The head scarf, known as the hijab, is a hot-button issue. The law requiring women to wear loose robes and cover their hair in public has been a pillar of the ruling theocracy and a lightning rod for reform-minded Iranians for decades.

Rouhani was president from 2013 to 2021. During his time in office, the morality police were discouraged from enforcing Iran’s often strict laws against women, particularly the rule that they wear the hijab in public in the proper fashion, entirely covering their hair. That led to young women showing more hair. Unmarried men and women were allowed to mingle in public in some places.

Atta Kenare/AFP via Getty Images

Men and women together in public in Tehran

But the country’s conservative leadership saw the slippage in standards as a threat to the republic’s theocratic foundations. In July, Raisi called for the conservative dress laws to be implemented “in full.” Iran’s morality police, which patrols public areas for infringements of Islamic rules, stepped up enforcement of hijab standards, and authorities closed down three coffee shops in central Qum over the summer for having bareheaded customers. This crackdown seems to be what prompted Mahsa Amini’s detention.

The authorities have denied using violence on Amini. They say she suffered from an underlying health condition, which her family has disputed, and that she had a heart attack in custody. But to many Iranians, photos of her lying on a hospital bed, her face bloodied, told a different story.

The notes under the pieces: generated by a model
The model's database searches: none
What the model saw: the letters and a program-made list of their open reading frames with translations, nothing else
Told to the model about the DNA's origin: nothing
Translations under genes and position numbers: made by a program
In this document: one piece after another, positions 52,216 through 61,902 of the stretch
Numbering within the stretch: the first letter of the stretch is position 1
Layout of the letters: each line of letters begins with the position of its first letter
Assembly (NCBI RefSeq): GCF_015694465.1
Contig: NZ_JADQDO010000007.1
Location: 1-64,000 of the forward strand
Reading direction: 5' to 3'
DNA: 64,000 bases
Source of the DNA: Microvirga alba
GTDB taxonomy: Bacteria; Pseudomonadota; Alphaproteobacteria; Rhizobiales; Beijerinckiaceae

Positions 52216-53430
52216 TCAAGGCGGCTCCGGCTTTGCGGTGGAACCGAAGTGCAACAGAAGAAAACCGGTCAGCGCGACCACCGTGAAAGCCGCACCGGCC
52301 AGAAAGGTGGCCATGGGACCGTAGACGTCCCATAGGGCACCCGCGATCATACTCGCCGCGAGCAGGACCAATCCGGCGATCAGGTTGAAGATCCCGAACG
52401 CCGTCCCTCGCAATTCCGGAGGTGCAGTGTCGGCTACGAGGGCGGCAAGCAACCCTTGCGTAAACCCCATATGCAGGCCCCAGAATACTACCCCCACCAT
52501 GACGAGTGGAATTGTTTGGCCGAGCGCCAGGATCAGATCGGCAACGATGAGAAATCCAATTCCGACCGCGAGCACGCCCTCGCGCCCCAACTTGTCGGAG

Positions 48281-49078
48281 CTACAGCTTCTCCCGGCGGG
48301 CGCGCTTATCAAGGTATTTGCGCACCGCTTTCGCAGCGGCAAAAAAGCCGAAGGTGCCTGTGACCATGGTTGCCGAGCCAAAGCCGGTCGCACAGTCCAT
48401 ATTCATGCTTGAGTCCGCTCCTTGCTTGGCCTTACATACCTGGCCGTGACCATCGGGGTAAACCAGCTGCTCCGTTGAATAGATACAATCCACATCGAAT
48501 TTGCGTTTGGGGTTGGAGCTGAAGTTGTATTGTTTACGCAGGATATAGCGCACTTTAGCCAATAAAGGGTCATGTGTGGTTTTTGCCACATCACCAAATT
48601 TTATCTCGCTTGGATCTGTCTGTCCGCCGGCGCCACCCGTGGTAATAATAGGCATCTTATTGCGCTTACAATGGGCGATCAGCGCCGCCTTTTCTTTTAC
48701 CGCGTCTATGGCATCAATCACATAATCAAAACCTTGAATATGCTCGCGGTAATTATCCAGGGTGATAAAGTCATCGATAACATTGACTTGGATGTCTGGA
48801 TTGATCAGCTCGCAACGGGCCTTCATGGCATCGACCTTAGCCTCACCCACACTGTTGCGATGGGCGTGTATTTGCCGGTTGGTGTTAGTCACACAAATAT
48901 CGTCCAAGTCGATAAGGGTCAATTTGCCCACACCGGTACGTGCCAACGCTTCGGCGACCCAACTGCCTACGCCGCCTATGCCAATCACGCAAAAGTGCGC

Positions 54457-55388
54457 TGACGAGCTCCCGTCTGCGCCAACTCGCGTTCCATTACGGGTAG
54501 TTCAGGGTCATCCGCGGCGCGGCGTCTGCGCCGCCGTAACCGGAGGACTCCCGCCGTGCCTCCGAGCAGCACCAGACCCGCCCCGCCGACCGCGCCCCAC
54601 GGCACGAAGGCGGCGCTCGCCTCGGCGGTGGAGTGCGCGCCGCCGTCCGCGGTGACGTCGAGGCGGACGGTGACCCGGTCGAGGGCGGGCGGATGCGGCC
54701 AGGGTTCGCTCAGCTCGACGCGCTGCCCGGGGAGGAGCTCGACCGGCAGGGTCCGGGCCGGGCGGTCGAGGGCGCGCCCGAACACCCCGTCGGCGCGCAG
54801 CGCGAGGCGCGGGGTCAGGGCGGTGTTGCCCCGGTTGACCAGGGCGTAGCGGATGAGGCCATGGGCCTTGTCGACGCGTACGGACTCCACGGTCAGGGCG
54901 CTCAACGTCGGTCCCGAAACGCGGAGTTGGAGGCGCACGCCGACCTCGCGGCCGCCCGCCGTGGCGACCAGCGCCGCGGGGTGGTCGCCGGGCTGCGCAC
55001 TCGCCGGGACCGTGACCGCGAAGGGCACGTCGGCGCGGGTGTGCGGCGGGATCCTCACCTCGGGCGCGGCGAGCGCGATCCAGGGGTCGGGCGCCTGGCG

But the country’s leaders saw the slippage in standards as a threat to the republic’s religious roots. In July, Raisi called for the strict dress laws to be carried out “in full.” Iran’s morality police patrol public areas, looking for anyone breaking Islamic rules. Authorities have gotten tougher on enforcing hijab standards. They also closed down three coffee shops in central Qum over the summer for having bareheaded customers. This crackdown seems to be what led to Mahsa Amini’s detention.

The authorities have denied using violence on Amini. They say she suffered from an underlying health condition. Her family has disputed that claim. The authorities also say that Amini had a heart attack in custody. But to many Iranians, the photos of her lying on a hospital bed with her face bloodied told a different story.

Ozan Kose/AFP via Getty Images

International condemnation: Protesters in Istanbul, Türkiye (Turkey), march holding a photo of Mahsa Amini.

‘Fed Up With the Hypocrisy’

Yasi, a 20-year-old from Tehran, is the first woman in her immediate family to reject wearing the hijab. When the protests broke out after Amini’s death, Yasi ran into the streets of Tehran to join them.

“I keep thinking Mahsa could be me; it could be my friends, my cousins,” she says. “You don’t know what they will do to you.”

In several of the protest videos flying across social media, women rip off their head scarves and burn them in street bonfires. In one, young women danced bareheaded in front of the riot police.